Pricing art is difficult because it is subjective, and pricing mosaic artwork is even more problematic due to the extra labor required to make it, but there is a structured way to determine a hard number, even if the buyer is a friend or relative.
Recently artist Valri Castleman emailed my a photo of her untitled mosaic shown above and asked for my advice on how to price it for a family member. Normally I am not drawn to mosaics made from triangular pieces, but I like Valri’s mosaic and think it is worth sharing for several reason. For starters, there is some sophisticated “figure-ground-reversal” going on that reminds me of Picasso and the Cubists. There is also some interesting use of grout lines to outline figures. Lastly, the mosaic is a good case study for how to price your art for sale to a friend.
I have pictures of some of Valri’s other work throughout this article. Notice how each piece is an experiment in some new direction instead of a simple variation of what she has already figured out. Even in the two variations on reptiles and scales, there is something new attempted in each. That speaks to me.
The first place to start in pricing anything (art or otherwise) is to determine your costs, specifically labor and materials.
Even if you decide to give the piece away for a song, it’s good to know what the art cost before you make that decision.
Valri’s mosaic is 29 inches x 33 inches, which is 957 square inches or 6.6 square feet.
For stained glass, glue, and grout, I estimate $25/sq ft, which gives $166 in mosaic materials, plus a backer and mounting system, and so $200 in materials total.
Valri didn’t track the hours she worked on this project, which happens often even for professional artists because it’s all about losing yourself not punching a clock, but we can set a low estimate for what it took to make this mosaic, say 30 hours. At $15 per hour, which is probably much lower than what either Valri or her buyer consider a decent pay rate for skilled labor, we have $450 as a low estimate of labor cost.
So, if Valri charges $650 for this mosaic, she is barely covering time and materials.
A price of $650 doesn’t take into account the fact that the mosaic is original artwork or what experience and practice Valri needed to conceive of the design and execute it. If the buyer is a member of the general public (meaning not a friend or relative), a good rule of thumb is to double the cost of labor and materials to account for the expertise required to make the art. Of course, the expertise factor can be higher if you are working as an artist and having regular shows in galleries, but now we are getting into subjective factors.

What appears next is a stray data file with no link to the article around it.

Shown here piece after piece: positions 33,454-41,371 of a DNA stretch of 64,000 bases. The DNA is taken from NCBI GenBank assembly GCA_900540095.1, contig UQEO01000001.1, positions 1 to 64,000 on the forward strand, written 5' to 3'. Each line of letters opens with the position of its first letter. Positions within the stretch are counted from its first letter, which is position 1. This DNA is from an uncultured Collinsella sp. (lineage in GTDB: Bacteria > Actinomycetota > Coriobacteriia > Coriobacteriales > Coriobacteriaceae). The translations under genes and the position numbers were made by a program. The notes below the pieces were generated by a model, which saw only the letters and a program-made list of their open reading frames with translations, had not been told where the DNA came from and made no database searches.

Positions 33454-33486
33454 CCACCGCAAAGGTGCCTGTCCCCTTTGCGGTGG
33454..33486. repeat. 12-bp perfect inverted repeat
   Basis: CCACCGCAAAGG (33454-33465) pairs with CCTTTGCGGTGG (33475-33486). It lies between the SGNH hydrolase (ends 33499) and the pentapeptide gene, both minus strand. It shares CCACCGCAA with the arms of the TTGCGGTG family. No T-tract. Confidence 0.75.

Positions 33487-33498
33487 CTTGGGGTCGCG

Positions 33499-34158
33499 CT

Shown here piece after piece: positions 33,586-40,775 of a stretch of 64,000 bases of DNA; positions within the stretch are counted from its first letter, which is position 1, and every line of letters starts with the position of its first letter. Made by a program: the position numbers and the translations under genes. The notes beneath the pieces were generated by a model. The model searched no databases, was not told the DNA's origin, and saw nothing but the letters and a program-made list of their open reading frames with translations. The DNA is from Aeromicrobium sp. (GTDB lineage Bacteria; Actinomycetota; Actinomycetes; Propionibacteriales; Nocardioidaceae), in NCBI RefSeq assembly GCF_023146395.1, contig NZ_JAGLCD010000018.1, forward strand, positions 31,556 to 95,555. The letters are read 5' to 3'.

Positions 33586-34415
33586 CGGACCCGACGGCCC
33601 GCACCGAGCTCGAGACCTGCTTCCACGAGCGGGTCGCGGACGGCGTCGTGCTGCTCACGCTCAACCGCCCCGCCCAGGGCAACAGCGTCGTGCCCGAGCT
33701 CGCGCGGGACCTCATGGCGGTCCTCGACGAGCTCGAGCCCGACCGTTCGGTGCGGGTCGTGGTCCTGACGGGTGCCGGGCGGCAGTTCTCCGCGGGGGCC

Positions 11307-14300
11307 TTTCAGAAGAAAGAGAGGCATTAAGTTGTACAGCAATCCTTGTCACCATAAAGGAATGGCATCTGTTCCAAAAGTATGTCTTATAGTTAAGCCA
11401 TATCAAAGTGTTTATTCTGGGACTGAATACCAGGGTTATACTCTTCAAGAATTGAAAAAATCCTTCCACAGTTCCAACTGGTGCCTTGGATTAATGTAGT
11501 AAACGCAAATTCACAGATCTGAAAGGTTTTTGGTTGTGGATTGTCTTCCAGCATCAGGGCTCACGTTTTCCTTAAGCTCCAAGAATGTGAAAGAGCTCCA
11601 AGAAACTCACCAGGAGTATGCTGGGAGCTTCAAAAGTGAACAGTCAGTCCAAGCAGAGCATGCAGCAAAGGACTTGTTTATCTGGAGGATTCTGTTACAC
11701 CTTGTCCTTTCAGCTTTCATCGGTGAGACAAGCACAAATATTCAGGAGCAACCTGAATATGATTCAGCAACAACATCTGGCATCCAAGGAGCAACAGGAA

If your buyer is a friend or relative, these factors tend to decrease the asking price instead of increasing it.
Avoid Sticker Shock
A good way to prevent “sticker shock” is to educate your buyer about the time required to make a mosaic. Show them how you cut the glass. Show them your work table or studio. They will likely be as interested in the process as much as the finished product, and it will help them appreciate what it took in terms of time and materials to create the mosaic.
The Buyer’s Background
Is your relative worldly and educated? Do they collect art? What is their general income level? Do they own a home renovation company, or do they work as an hourly carpenter’s assistant for that company?
If your friend or relative is like most ordinary people in middle America, chances are they have very little experience with buying original art and think only in terms of prices for mass-produced goods. There may be a ceiling on what you can ask this particular person for the art without seeming unrealistic or seeming like you are taking advantage of your relationship with them.
Just because a relative has asked to buy a piece of your artwork doesn’t mean that you have to sell them anything. Rather than charge a price that doesn’t cover the cost of producing the mosaic, or get into an awkward situation, you might decide to simply make a gift of it.
All that being said, if your relative is educated and well-traveled and all that, you have a solid basis for charging them full price, especially if you make art for a living or aspire to do so.
If you are uncertain whether your friend or relative has an appreciation of what art costs, then make sure you show them your work space and what was required to create the art.
Your Relationship With The Buyer
Is your buyer the grandmother who raised you after your mother passed away, or is this a second cousin or a friend who is more of an acquaintance? If the situation is more of a gift than a sale, then make it a gift. That being said, if a friend or relative is trying to make you a gift of money, then let it happen.
Your Professional Aspirations
If you are wanting to make art professionally, then you need to get into the practice of charging what it is worth and not undercutting the galleries that sell your work.